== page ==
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RDF -- what does it involve?

From: Graham Klyne <GK@NineByNine.org>
Date: Wed, 11 Apr 2001 22:13:23 +0100
Message-Id: <5.0.2.1.2.20010411212317.036022a0@joy.songbird.com>
To: w3c-rdfcore-wg@w3.org
This message is a follow-on to my introductory comments.  It contains some 
thoughts about the nature of the beast we are dealing with.

...

At various times, I have found it useful to think of RDF as:
- a generalization of hyperlinks for describing relationships between 
resources on and off the web -- this can be seen as a renewal of TimBL's 
early visions for the web.
- a restricted use of XML to regularize common application data formats 
(there are many ways to use XML to describe some data content;  in some 
ways (at least at the graph syntax level) RDF reduces the number of options 
to choose between.
- a generalization of XML, allowing arbitrary relationships between data 
items as well as hierarchical structures.
- a representation of conceptual graphs as directed labelled graphs, 
leveraging ideas of knowledge representation.
- a very simple underlying structure for encoding all sorts of data -- at 
its simplest level, RDF consists of URI-triples (+ literals) which are very 
easy to store in (say) an RDB.

The point here is that there are several views of the utility of RDF, and 
we should probably not assume that any one has primacy.

...

Over the past few days, I have been catching up on some discussion on the 
RDF-logic mailing list that makes me concerned that RDF might not be 
sufficiently logically sound to live up to all its publicity.  It is 
claimed (by some) that RDF conveys semantics.  I recall similar claims 
being made for XML (not in the XML spec), though I think it is now 
generally accepted that XML does not, of itself, convey semantics.  I 
wonder if RDF is in danger of creating similar inflated expectations -- I 
think we need to be very clear about what RDF can and cannot do of itself, 
and how other capabilities may be introduced.  (As a corollary, I think we 
need to work to keep individual specifications as small as possible so we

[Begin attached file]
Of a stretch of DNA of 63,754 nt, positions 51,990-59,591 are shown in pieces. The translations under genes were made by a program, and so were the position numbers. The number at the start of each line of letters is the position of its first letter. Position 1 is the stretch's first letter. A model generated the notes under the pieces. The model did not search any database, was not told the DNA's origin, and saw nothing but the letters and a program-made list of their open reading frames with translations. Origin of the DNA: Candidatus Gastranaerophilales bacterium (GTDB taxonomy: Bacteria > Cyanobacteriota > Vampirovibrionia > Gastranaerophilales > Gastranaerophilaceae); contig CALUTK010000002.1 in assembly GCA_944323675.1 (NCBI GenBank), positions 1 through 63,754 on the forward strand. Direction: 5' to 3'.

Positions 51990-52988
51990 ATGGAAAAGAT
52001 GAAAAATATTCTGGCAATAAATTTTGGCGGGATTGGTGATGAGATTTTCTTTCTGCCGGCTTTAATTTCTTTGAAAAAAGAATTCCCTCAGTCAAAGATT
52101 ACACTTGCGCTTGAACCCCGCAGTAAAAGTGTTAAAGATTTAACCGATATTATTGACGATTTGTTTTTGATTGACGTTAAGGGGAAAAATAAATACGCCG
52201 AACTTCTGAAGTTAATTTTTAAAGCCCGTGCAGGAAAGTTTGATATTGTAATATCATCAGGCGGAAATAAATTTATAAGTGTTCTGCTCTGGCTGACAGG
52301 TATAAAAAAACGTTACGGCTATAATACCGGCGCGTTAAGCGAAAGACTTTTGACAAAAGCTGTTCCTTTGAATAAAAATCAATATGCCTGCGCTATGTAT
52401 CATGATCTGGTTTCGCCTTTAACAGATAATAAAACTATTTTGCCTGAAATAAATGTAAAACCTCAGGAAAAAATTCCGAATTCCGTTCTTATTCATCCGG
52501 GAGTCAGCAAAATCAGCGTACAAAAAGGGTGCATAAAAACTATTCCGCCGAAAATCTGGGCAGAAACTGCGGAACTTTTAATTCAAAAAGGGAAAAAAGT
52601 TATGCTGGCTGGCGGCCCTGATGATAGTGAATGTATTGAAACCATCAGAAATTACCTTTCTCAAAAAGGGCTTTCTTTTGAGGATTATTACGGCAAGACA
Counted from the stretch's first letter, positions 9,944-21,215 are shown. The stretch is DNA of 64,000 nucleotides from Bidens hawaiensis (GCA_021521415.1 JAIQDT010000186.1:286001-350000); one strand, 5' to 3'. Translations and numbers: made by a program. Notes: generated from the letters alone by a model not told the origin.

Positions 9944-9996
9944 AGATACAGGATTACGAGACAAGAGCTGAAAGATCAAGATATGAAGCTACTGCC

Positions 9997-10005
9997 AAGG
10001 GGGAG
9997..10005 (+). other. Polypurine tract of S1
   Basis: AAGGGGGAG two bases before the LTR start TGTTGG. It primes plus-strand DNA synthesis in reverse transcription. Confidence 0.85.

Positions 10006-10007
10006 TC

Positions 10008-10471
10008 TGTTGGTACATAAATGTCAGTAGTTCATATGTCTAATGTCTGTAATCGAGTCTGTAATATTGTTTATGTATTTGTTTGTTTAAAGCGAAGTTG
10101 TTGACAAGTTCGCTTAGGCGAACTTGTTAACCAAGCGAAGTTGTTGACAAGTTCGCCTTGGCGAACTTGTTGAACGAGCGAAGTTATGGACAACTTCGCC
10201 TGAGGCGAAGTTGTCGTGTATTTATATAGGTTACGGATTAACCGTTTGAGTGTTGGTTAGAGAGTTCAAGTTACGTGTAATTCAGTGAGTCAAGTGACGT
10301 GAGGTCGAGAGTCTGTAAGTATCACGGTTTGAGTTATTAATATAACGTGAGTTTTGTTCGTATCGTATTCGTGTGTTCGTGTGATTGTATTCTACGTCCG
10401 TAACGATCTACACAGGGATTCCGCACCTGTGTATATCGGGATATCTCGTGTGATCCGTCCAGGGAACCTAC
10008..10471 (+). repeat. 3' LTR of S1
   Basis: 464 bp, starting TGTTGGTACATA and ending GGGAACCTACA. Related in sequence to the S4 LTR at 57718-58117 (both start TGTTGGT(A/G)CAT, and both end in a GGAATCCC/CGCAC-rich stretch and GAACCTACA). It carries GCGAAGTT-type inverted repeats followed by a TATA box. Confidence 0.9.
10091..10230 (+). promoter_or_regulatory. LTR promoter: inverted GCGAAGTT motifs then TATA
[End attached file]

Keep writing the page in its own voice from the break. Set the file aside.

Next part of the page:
can move quickly toward consensus on each, with a fair degree of confidence 
that the essential points are covered.)

Over the past week or so, I have formed a tentative hypothesis about how 
much capability might be reasonable to incorporate into various aspects of 
RDF.  I'm taking some cues from:
   http://www-rci.rutgers.edu/~cfs/305_html/Deduction/FormalSystemDefs.html


(1) RDF abstract syntax (aka "model"):  just that -- an abstract graph 
syntax that can be used to encode a variety of other ideas.

(2) RDF XML syntax:  a particular rendering of the abstract syntax in XML.

(3) RDF schema:  this may be controversial, but I am thinking that this 
would embody no more than a primitive theory of classes for RDF.  Some 
vocabulary, some axioms and some rules of inference, but no attempt to 
define full semantics:  no concept of truth and falsity, and no attempt to 
define an "interpretation" (in the model theoretic sense).


I think that (1) and (2) together should be sufficient to support simple 
stand-alone RDF/XML applications like RSS, DC, CC/PP, etc.

(3) defines some basic mechanisms for introducing new vocabularies, per 
current RDFS, but really doesn't create a lot of expressive power.

To provide means to introduce greater expressive power, we might need 
mechanisms for:
(a) designating axioms (and possibly axiom schemata)
(b) defining rules of inference (as relations on RDF statements)

These seem to provide the basic building blocks for defining new 'theories'.

Everything I've described above works at a purely symbolic level on RDF 
statements;  I've stopped short of introducing model-theoretic 
"interpretation", which seems to be where things start to get complex.  I 
think this means that framework does not supply any real "semantics" for 
RDF, just a symbolic framework to hang semantics onto [**].  It's not clear 
to me whether one interpretation would be adequate for semantics of all 
expected uses of RDF.

[**] I'm not sure about this:  I'd like to see a proper, generally accepted 
definition of "semantics".  It seems my previous ideas about this may have 
been inadequate.

#g


------------
Graham Klyne
(GK@ACM.ORG)
Received on Wednesday, 11 April 2001 18:21:47 EDT

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